Nintendo is by far one of the most iconic video game companies in the world, and has been so since the 1980s. The Japanese gaming giant has managed to gather a huge and dedicated fan base throughout the years, despite the fact that some of its gaming consoles have seen lackluster reception from both consumers and developers. The most recent example is the Wii family. While the first Wii has been one of the most successful Nintendo consoles to hit the market, the Wii U is struggling to stay afloat, despite the fact that Nintendo is reportedly selling the console at a loss.
Thankfully, on the portable console market segment, Nintendo has been able to continue its successful legacy. The original DS has been quite a hit, and the same thing can be said about both the 3DS and the 3DS XL. But Nintendo has recently announced another portable console in the DS family, dubbed the “2DS.” Will the 2DS be that dreaded “miss,” or will this handheld device be a success? Let’s have a look at what it has to offer.
Nintendo 2DS– Design
First things first, we should establish the fact that the Nintendo 2DS is not a real successor to the 3DS / 3DS XL, or a next-gen handheld console. It’s not an actual upgrade, but it might still make a certain amount of sense.
The Nintendo 2DS is a console that aims at delivering the 3DS experience at a lower price. Evidently, to achieve this, the developer had to cut a few corners. One of the most prominent changes is the design itself. Unlike the DS, 3DS and the 3DS XL, the 2DS does not come with a hinge, and is not foldable. Nintendo claims that, by adopting this type of design, the manufacturing costs have been drastically lowered.
This, however, poses a few issues. The 2DS has a pretty large footprint (it’s almost as large as an unfolded 3DS), and as such, portability suffers. It would be rather difficult to carry the 2DS in your pocket. Most of the time, I suspect that you’d have to carry the console in a bag or a backpack.
On the bright side, the physical size of the 2DS gives a more solid feel to it. The build quality seems very high for its price, as the material used in building the case is the same as on the 3DS XL.
Users will also have mixed feelings about the button placement. 2DS’ controls are flanking the top display, which can become somewhat uncomfortable while playing games that combine stylus tapping for one hand, and shoulder and face buttons for the other. However, there aren’t a whole lot of titles that require this type of control scheme, and overall, the 2DS feels quite right in the hand.
Nintendo 2DS – What Makes it Tick and Further Downgrades
The lack of a hinge is not the only thing that helped Nintendo bring down the price of the 2DS. There are certain key features that are missing as well.
The overall hardware and software specifications of the 2DS are identical to the 3DS. The size and resolution of the displays remain the same, the battery pack has not suffered any changes, and even the 3D camera is still present.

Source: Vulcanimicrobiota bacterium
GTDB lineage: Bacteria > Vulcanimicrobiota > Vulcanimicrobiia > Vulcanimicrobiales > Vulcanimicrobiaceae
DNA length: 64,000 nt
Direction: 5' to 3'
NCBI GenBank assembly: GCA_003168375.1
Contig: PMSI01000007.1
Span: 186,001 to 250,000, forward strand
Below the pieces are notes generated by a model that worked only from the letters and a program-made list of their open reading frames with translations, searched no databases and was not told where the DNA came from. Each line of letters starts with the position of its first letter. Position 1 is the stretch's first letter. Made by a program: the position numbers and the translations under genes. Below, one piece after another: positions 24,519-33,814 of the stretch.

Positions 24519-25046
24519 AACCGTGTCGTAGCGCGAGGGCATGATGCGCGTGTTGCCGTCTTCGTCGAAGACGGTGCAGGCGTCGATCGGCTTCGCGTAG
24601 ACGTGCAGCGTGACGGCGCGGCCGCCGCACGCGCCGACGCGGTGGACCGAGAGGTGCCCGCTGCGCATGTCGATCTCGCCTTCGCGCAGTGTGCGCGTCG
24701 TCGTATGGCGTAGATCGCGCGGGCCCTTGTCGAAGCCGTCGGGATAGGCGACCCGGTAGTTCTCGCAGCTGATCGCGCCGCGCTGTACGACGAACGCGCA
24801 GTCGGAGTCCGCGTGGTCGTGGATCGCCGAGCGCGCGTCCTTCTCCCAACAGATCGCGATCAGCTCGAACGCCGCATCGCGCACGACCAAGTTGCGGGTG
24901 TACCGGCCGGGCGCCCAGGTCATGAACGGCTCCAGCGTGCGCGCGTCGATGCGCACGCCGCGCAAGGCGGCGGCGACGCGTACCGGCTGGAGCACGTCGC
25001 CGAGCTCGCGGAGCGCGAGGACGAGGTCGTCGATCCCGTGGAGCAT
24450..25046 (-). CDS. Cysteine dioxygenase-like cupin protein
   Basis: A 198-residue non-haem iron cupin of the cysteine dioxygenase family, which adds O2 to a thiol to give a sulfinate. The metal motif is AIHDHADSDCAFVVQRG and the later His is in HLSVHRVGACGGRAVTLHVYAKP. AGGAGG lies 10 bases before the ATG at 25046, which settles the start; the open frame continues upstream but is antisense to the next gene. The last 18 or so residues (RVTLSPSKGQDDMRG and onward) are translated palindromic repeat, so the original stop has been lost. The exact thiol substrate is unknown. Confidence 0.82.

The main difference however, is that the 2DS does not feature a 3D top screen. Yes, despite the presence of a 3D camera, the screen itself is not capable of providing stereoscopic 3D effects. This could go unnoticed by many, but might turn off other prospective customers. Some 3DS owners consider the 3D aspect of their consoles to be a gimmick, and they usually disable it in favor of a higher frame rate and screen brightness. Other 3DS owners are quite fond of this feature, and consider it to be the main selling point of the console. Regardless, the good news is that all the games in the 3DS library are perfectly playable without 3D effects, and as such, they are playable on the 2DS as well.
Another downside of the 2DS is the fact that it lacks stereo speakers. Once again, this might not be an issue for those who have a tendency to use headphones, but may become a problem for users who prefer relying on the built-in speakers instead.
Nintendo 2DS – Price and Conclusion
You may be wondering just how much you can save by buying a 2DS instead of one of the other two consoles, and whether or not the aforementioned missing features and changes in design make sense. The Nintendo 2DS comes with a MSRP of $129.99. In contrast, the Nintendo 3DS would normally set you back $169.99, and the 3DS XL would cost you $199.99.
In conclusion, the 2DS actually makes sense as a budget-friendly alternative to the other two. However, if you are able to spend an extra $70, the 3DS XL still seems the best choice from the bunch. Additionally, there’s really no reason to buy the 2DS if you happen to own either one of the 3DS handheld devices. With that in mind, the 2DS can be a very good option for those who are interested in the 3DS library of games (especially the recently-released Pokemon X and Y), but don’t really care for much else.
What are your thoughts regarding the 2DS? Would you be interested in buying one? Do you consider the missing features to be a good trade-off for the lower price? Share your thoughts by leaving a comment below.